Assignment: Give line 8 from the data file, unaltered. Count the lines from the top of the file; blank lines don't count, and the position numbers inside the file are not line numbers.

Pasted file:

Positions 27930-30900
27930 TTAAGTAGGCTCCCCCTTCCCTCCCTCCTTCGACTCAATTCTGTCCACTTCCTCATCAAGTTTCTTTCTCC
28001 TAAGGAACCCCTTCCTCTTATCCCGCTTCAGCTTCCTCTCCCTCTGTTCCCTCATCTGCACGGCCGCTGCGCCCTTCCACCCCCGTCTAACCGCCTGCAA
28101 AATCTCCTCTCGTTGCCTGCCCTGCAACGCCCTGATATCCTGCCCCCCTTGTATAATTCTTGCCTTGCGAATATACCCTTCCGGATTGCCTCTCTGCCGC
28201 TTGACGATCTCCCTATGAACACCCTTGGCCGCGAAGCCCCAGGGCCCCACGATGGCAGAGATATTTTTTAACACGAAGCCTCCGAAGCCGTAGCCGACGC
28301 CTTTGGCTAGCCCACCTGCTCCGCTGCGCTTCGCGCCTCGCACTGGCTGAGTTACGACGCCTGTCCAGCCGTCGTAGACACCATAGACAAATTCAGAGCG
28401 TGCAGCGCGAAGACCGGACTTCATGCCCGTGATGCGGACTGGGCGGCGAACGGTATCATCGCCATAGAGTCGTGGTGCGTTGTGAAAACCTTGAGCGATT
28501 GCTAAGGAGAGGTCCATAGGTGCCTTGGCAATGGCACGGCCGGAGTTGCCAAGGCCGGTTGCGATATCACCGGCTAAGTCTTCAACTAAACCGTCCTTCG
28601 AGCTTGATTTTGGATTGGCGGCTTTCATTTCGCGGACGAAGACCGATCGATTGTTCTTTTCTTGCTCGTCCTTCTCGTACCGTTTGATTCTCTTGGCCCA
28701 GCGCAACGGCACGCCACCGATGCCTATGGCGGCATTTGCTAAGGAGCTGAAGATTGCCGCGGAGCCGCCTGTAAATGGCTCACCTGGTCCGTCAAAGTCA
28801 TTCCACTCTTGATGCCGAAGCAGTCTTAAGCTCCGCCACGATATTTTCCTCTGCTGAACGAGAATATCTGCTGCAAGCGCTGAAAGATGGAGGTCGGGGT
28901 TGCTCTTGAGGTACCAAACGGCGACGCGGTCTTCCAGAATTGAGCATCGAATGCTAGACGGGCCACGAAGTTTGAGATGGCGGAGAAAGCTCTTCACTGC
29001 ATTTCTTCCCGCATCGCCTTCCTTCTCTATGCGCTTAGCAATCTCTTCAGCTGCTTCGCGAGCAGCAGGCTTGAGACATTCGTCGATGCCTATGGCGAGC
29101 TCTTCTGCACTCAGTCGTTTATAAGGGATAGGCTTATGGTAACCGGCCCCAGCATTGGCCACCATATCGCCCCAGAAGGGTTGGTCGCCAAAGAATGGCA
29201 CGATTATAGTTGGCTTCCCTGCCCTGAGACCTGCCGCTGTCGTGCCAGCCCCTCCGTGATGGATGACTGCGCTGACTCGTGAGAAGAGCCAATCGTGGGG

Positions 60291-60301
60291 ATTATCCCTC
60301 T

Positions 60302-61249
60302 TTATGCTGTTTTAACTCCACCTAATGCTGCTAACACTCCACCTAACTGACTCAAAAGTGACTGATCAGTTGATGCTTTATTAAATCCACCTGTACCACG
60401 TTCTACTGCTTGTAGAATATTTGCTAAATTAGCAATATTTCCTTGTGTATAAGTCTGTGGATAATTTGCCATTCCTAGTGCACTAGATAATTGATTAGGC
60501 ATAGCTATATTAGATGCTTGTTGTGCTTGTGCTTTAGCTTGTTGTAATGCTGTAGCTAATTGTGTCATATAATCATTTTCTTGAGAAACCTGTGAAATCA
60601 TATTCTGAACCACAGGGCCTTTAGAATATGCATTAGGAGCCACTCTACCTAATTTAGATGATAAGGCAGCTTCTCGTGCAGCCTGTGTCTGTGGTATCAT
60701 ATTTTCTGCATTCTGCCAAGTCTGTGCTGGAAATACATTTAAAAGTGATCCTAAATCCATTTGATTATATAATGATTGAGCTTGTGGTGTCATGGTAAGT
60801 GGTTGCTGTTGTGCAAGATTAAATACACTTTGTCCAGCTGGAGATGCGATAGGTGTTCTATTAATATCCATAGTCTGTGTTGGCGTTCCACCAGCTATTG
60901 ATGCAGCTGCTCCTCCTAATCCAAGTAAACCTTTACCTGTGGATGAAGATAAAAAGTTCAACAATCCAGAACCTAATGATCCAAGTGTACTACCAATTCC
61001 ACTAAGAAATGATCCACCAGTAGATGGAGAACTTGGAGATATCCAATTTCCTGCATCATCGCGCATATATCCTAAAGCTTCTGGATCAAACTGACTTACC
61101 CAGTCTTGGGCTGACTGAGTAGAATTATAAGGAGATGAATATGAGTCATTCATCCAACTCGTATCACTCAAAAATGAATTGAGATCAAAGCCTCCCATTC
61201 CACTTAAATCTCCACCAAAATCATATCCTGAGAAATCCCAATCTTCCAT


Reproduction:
28501 GCTAAGGAGAGGTCCATAGGTGCCTTGGCAATGGCACGGCCGGAGTTGCCAAGGCCGGTTGCGATATCACCGGCTAAGTCTTCAACTAAACCGTCCTTCG